Dallas, Texas, May 15, 2013 – The Dallas
 announced that it is the first zoo in North America to combine African
elephants with zebras, giraffes, impalas, ostriches and guinea fowl in the same
habitat, where these majestic animals can explore the award-winning Giants
of the Savanna habitat
 side by side, just as they would in the wild.

The Dallas Zoo’s innovative exhibit is a key player in Dallas’ recent
advancement as a world-class cultural destination, attracting visitors to Dallas
along with the Dallas Arts District – the largest arts district in the nation
(spanning 68 acres and 19 contiguous blocks), the Perot Museum of Nature and
Science and the George W. Bush Presidential Center.

The Giants of the Savanna habitat was built, in part, in response to national
attention the Dallas Zoo received in 2009 regarding Jenny, an African elephant
that has been in the Dallas Zoo’s care since 1986. Today, Jenny, along with
fellow African elephants Mama, Gypsy, Kamba and Congo, live in the Giants of the
Savanna habitat and like all elephants, are naturally social, intelligent
animals with strong personalities. They’re older, female elephants, but very
active. That’s why the Zoo started calling them their “Golden Girls.”

“The Giants of the Savanna continues to be a game changer for the Dallas Zoo,”
said Gregg Hudson, president and CEO of Dallas Zoo Management, Inc. “It is two
decades of vision, a dream of what could be, finally becoming reality. Today,
the Dallas Zoo is recognized as an innovator and a national and international
leader in elephant care. We have zoos and elephant experts from all over the
world coming here, asking us how we are doing it . . . telling us they plan to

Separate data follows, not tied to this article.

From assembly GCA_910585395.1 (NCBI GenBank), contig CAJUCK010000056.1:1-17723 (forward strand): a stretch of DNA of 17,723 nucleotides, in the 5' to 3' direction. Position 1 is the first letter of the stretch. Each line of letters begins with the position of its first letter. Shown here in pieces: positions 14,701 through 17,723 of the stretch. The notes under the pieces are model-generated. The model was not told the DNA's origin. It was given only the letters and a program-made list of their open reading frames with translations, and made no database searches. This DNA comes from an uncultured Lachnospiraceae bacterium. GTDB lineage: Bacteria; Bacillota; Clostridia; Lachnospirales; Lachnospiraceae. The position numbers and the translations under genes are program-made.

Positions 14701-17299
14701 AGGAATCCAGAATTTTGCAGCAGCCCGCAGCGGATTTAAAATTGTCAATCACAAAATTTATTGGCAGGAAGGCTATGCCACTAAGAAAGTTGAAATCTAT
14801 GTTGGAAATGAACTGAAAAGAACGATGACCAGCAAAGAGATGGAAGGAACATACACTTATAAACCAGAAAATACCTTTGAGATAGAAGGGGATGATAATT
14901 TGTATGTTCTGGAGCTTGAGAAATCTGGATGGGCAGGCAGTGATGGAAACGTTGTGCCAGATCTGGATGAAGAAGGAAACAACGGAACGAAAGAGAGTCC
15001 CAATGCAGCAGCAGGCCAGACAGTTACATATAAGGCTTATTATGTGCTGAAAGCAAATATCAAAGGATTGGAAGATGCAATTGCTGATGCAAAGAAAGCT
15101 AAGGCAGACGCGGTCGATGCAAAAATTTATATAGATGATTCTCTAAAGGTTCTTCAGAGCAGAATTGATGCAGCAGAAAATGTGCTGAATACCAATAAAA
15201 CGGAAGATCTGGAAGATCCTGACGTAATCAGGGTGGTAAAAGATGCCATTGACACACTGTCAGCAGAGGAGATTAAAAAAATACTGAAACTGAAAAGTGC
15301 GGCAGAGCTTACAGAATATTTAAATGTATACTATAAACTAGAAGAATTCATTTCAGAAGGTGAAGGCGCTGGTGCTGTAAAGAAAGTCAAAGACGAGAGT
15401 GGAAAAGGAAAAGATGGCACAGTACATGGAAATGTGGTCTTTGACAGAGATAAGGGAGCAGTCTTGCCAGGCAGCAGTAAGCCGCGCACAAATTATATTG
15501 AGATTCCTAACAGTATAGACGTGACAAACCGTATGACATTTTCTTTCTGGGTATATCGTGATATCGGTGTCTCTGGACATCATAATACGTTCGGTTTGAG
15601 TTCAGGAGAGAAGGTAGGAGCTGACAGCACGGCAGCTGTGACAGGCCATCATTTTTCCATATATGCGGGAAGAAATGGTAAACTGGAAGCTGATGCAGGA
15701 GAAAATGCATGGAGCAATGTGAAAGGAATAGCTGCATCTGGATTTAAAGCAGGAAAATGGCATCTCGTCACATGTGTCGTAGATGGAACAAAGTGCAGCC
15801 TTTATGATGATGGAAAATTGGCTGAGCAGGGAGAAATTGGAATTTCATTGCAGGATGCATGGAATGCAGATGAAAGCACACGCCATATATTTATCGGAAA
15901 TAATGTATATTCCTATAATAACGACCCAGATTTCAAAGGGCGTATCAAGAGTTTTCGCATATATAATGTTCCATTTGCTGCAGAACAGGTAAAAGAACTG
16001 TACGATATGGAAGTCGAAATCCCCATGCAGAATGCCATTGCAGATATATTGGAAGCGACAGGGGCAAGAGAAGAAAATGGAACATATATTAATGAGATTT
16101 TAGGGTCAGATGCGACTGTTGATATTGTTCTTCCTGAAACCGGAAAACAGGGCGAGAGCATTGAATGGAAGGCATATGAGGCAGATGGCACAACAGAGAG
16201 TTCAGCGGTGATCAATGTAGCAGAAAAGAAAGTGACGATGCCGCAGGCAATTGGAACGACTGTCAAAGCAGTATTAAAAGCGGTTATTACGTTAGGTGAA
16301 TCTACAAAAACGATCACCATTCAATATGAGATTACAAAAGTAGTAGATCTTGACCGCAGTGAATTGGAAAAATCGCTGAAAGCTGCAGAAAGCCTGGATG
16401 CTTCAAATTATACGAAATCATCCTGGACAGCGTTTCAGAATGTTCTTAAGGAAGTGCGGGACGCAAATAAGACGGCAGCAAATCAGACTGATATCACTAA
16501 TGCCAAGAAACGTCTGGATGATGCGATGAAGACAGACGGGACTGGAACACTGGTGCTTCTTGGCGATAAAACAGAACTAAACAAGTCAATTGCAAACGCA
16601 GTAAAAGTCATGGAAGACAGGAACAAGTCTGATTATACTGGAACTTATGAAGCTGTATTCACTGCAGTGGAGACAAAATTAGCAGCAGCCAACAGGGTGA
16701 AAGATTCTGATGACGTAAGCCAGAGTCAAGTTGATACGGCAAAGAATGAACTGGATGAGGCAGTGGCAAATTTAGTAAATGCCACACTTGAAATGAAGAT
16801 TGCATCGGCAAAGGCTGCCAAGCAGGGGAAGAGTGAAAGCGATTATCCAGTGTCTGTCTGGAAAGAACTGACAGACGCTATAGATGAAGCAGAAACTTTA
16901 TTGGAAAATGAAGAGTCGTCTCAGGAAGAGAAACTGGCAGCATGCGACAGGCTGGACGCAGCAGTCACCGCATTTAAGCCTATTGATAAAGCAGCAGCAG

do exactly as we have done. We are extremely pleased with Giants of the Savanna,
how we navigated the journey it took to get here and the great team we have in
place. Most of all, we’re proud of how this habitat has provided a caring,
comfortable and stimulating environment for our elephants, our Golden Girls.”

“The Giants of the Savanna is a mentally and physically stimulating habitat for
the animals,” said Lynn Kramer, DVM, vice president of animal operations and
welfare for Dallas Zoo Management Inc. “The design is based on field research.
In the wild, elephants, giraffes, zebras, impalas all move around a lot because
they are looking for food, water, and companionship. We created an
activity-based, multi-species habitat with the same incentives to encourage them
to travel throughout the entire space. The elephants are the largest – so the
other animals move around the Savanna based on where the elephants choose to go.
The Giants of the Savanna habitat, with over four acres open to the elephants,
gives the animals room to roam. We’re observing how they use their space and how
an active lifestyle impacts their health and then we share that information with
our fellow zoos and researchers studying elephants in the wild.”

“What the animal experts here at the Giants of the Savanna are doing is bringing
different kinds of animals together in one habitat as these animals would live
on the savanna in Africa,” said Michael L. Meadows, president and chief
executive officer of the Dallas Zoological Society. “But the addition of
elephants has never been done before here in the U.S. and that makes the Dallas
Zoo a must-see, destination zoo. Our peers from other zoos in the Association of
Zoos and Aquariums are coming to the Dallas Zoo and calling us a leader . . .
With the Giants of the Savanna continuing to thrive and evolve, we truly believe
the Dallas Zoo is poised to become one of the best zoological parks in the
country. Our donors say they are excited to be associated with one of the
premier elephant care leaders in the country and to help the outstanding
veterinarians, scientists and keepers here take advantage of unprecedented
opportunities to learn about and from these animals.”

“The new elephant facility at the Dallas Zoo may represent the future of
elephant habitats in zoos in North America,” said Jack Hanna, director emeritus
of the Columbus Zoo and Aquarium, conservationist, television personality and
author. “Over the last 30 years, I’ve had the opportunity to travel the world to
learn about many awe-inspiring creatures. I’ve been blessed to see animals in
the wild, but I know many people will not have that opportunity. The good news
is that if you can get to Dallas, you can see elephants, giraffes, and zebras
all living together – just as you would on safari in Africa!”

The Dallas Zoo is located at 650 South R.L. Thornton Freeway, Dallas, 75203.
Admission is $15 for ages 12-64, $12 for ages 3-11 and 65+, and free for ages 2
and younger.

Web: www.dallaszoo.com, Phone: (469)


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